WAUSAU — Scores of Wisconsin residents and others across the country were greeted Wednesday morning with their third stimulus check from President Joe Biden’s U.S. bailout — and that financial support doesn’t stop at individual bank accounts.
As the country begins to reap the benefits of the $1.9 trillion economic stimulus bill, passed in the U.S. Senate on March 6, Wausau is expected to get about $15.75 million from the relief package.
The state government will receive about $3.2 billion, in addition to the additional $2.5 billion in direct assistance to counties and municipalities.
Wausau Mayor Katie Rosenberg said the city is still in “big dream mode” to decide who, where and what the multimillion-dollar financial support will go to, in part because many cities don’t have still have not received advice from the federal or state government on restrictions. to financing.
Rosenberg said the majority of the money will most likely go to public health and rebuilding the economy, funneling it to households, small businesses and nonprofits negatively affected by the pandemic. It could also go to affected industries like tourism, travel and hospitality.
“This is a once-in-a-lifetime opportunity,” Rosenberg said. “There’s an opportunity to be transformational. We want to make sure we’re pushing him towards the right things.”
Like most Republican members of the House, Rep. Tom Tiffany, who represents the region encompassing Wausau, voted against the package. In a statement to USA TODAY NETWORK-Wisconsin, the Hazelhurst Republican said the only thing that was bipartisan about the spending bill was opposition to it.
“Most of the bill – some $1 trillion – was a purse of taxpayer bailouts for mismanaged pensions and states like Illinois and New York that strangled their own economies and hundreds of millions of others for Liberal priorities and pet projects that have little to do. do with COVID, like subsidized art and museums,” Tiffany said.
Congressional Republicans and Republican state legislative leaders opposed the funding; state legislators have attempted to control spending of federal COVID-19 relief funds in early March through a bill that Governor Tony Evers vetoed.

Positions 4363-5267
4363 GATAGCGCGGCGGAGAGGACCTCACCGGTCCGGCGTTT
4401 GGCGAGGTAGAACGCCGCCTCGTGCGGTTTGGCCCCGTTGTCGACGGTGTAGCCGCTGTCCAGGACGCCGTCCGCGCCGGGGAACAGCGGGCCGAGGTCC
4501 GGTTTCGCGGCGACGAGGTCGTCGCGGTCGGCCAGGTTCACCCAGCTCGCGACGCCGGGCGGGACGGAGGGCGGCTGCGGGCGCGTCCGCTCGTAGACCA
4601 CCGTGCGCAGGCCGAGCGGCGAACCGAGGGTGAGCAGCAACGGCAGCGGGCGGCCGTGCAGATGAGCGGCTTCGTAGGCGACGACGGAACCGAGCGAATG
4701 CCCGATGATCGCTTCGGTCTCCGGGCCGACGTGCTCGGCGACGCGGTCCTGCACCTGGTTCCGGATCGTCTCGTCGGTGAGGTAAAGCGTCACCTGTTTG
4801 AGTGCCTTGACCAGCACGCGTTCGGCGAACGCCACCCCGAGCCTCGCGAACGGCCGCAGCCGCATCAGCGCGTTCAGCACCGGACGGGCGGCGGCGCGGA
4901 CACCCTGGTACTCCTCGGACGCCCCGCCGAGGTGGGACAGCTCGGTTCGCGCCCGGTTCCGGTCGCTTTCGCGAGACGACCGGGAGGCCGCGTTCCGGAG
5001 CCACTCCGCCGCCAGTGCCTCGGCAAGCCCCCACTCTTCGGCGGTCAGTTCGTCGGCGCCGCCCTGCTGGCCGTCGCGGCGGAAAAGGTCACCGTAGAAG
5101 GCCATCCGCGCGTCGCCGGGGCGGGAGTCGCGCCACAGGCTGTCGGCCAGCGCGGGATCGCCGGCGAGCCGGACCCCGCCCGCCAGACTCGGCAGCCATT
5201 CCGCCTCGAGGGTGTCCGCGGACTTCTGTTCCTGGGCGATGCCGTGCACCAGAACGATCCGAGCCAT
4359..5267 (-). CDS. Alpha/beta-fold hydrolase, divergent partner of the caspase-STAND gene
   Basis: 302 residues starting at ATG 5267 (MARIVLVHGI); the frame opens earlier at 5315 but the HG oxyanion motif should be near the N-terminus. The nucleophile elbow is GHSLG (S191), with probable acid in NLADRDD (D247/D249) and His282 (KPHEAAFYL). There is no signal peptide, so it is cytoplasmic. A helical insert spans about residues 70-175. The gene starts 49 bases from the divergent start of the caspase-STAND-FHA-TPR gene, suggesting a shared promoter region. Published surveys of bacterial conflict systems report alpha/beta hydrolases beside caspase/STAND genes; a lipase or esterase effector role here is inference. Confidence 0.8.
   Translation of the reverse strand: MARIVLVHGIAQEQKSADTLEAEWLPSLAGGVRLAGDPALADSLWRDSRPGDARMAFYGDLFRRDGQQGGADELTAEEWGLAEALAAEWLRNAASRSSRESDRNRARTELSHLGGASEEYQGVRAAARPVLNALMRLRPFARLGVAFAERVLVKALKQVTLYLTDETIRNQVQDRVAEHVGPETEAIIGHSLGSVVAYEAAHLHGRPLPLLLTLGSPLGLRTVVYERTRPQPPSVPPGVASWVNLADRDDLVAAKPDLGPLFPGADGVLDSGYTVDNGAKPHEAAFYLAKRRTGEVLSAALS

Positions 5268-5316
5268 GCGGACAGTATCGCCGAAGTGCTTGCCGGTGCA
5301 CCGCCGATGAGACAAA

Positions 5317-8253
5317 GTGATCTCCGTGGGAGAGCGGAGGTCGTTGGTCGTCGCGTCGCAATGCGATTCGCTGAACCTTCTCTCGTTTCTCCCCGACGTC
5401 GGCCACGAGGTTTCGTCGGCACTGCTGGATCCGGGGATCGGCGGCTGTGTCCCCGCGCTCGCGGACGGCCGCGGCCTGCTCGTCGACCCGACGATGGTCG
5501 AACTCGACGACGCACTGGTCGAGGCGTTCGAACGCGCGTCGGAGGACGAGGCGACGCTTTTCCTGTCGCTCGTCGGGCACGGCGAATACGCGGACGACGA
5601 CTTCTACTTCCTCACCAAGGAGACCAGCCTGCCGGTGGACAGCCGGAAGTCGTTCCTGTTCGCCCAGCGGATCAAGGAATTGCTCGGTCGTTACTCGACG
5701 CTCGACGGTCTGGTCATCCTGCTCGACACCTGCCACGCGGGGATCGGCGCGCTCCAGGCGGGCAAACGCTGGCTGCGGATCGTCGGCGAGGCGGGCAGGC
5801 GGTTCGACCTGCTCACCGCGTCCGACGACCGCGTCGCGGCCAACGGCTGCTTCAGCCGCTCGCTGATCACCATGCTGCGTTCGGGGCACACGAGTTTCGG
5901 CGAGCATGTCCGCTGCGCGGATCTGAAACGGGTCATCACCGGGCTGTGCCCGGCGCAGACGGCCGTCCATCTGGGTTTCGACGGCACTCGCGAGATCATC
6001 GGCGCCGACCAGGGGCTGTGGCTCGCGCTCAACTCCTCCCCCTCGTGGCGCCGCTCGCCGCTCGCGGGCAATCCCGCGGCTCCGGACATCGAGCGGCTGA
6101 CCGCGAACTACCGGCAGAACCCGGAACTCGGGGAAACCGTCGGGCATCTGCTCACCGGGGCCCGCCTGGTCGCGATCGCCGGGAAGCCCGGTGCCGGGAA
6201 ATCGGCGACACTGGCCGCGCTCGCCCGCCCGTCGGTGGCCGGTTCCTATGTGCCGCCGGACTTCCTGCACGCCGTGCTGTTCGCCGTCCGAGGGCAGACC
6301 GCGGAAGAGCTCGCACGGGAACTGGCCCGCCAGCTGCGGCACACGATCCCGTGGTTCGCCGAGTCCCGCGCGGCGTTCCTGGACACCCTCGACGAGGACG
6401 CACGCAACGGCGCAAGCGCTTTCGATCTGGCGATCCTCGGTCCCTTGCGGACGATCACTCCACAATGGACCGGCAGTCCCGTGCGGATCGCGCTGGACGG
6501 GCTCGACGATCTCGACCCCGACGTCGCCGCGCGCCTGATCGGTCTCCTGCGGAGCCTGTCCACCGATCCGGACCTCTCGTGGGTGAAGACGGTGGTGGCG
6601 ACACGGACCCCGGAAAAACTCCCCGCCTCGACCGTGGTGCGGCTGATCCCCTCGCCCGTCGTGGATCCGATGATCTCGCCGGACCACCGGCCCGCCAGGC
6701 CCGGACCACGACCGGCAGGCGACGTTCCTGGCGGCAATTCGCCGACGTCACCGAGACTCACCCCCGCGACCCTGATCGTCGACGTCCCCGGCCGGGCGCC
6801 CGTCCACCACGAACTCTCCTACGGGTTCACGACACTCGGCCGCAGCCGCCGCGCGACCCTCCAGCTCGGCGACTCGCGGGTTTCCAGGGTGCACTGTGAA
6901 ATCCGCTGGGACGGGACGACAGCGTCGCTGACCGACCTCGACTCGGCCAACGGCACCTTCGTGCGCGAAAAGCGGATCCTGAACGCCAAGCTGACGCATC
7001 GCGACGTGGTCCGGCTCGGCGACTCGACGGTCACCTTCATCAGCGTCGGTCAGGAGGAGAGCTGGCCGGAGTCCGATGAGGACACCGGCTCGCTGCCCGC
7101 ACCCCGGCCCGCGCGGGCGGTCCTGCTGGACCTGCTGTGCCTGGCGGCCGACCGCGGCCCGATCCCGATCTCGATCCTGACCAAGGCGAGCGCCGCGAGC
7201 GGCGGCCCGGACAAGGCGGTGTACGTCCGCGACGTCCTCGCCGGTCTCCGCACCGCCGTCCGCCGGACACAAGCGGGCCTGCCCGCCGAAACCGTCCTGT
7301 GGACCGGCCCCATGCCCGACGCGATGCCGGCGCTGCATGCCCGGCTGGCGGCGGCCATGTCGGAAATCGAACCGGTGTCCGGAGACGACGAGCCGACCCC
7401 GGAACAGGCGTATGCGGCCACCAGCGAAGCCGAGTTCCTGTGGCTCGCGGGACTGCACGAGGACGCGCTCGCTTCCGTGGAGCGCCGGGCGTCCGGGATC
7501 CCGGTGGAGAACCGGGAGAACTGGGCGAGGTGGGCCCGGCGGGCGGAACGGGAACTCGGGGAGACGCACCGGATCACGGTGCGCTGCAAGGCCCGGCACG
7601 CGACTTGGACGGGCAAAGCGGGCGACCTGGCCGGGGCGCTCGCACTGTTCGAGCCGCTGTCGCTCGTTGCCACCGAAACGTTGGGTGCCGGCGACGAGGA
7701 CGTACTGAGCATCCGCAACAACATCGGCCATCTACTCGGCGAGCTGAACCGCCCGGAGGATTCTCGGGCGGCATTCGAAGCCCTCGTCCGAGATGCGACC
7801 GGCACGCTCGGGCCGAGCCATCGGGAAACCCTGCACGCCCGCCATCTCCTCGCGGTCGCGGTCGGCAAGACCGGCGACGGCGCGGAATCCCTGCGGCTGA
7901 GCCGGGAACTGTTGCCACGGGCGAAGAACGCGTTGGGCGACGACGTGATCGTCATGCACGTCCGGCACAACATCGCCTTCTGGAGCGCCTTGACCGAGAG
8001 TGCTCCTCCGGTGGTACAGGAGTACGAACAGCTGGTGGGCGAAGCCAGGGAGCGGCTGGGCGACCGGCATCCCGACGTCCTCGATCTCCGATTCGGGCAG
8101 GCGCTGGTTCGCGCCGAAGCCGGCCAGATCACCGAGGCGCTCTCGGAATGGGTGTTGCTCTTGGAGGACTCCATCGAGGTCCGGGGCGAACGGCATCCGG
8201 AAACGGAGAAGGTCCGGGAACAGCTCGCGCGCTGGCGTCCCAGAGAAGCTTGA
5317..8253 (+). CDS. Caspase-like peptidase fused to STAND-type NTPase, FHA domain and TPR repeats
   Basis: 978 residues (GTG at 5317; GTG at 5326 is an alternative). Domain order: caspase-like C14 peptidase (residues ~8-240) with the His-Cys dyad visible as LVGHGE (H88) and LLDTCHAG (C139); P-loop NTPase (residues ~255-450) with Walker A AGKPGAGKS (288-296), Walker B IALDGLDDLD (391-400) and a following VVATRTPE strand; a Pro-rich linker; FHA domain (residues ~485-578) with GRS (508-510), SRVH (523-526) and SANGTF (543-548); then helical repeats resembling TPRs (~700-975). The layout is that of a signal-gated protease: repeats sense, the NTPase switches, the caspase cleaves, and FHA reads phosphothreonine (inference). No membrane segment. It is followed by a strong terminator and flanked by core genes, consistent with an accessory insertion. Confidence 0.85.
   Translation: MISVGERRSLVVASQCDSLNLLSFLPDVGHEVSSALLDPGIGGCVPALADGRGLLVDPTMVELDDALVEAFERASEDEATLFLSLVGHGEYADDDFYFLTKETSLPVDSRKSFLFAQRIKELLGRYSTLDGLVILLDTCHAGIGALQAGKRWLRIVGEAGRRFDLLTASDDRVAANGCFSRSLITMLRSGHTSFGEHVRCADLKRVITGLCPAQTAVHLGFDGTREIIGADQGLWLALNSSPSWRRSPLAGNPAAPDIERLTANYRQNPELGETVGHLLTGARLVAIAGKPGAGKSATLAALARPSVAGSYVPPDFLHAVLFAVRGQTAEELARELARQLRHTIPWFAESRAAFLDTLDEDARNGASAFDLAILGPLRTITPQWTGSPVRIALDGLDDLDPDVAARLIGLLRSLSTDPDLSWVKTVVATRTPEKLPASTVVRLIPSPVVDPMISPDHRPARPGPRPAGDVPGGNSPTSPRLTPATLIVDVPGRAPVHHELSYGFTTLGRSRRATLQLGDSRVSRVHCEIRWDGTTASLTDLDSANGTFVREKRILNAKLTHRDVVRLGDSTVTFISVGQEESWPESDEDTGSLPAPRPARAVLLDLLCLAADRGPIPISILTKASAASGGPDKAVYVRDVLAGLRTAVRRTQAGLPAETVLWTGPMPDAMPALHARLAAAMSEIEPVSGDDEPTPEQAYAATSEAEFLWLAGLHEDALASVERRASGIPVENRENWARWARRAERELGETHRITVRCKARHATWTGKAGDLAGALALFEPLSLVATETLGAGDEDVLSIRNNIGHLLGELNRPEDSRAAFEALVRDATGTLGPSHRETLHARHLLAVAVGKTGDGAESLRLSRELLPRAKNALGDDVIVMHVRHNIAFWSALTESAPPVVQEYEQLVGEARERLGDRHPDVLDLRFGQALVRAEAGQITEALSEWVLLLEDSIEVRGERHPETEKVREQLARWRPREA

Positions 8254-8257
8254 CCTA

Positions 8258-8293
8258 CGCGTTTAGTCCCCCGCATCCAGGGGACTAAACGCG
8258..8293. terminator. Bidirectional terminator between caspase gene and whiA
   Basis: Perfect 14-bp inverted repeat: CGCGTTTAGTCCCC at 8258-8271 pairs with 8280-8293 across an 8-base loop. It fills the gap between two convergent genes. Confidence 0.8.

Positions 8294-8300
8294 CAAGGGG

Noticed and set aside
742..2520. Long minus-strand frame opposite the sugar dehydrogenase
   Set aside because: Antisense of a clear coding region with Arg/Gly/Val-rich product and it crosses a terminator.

Evers said the proposal would slow the distribution of needed relief and put lawmakers who were skeptical of the COVID-19 threat and mitigation measures in control of determining where relief funds go.
“We’re in a pandemic — we have to make decisions in a timely manner,” Evers said in December of his concern about granting vetoes to lawmakers.
Rep. Ron Kind, D-La Crosse, whose district includes parts of central Wisconsin, was one of three members of the state’s congressional delegation to vote for the U.S. bailout. He told USA TODAY NETWORK-Wisconsin that he is working to provide local governments with more clarity on where that money is going.
While it’s unclear exactly when the funding will arrive in Wausau and other Wisconsin cities (California cities will receive the relief money in two batcheseach about a year apart, within the next 60 days), Kind said the money was to be used by the end of 2024.
Rosenberg understands that some people may be “philosophically opposed” to the relief program, but she believes that ultimately it will help cities and their residents. The challenge, she added, is to use the funds effectively.
“Last year was a crazy year and a lot of damage was done to families, to businesses. Hopefully this is an opportunity to reinvest in ourselves,” Rosenberg said.
The funds will most likely focus on economic recovery, according to the mayor of Wausau, but there are several other potential ways the funds could be spent:
- Wage premium for essential workers
- Wausau Cares Scholarships
- Make necessary investments in water, sewer or broadband infrastructure
- To fill the gaps in the city budget
- Partnership with the county, other municipalities and/or non-profit organizations
Rosenberg said once the city receives more specific instructions from the Treasury Department, discussions will take place with the city’s finance and citizens’ advisory committees.
“There are definitely opportunities for citizens to give feedback on what it looks like. It will be transparent and people will be able to weigh in,” Rosenberg said. “It’s been a crazy year, and we have to do something.”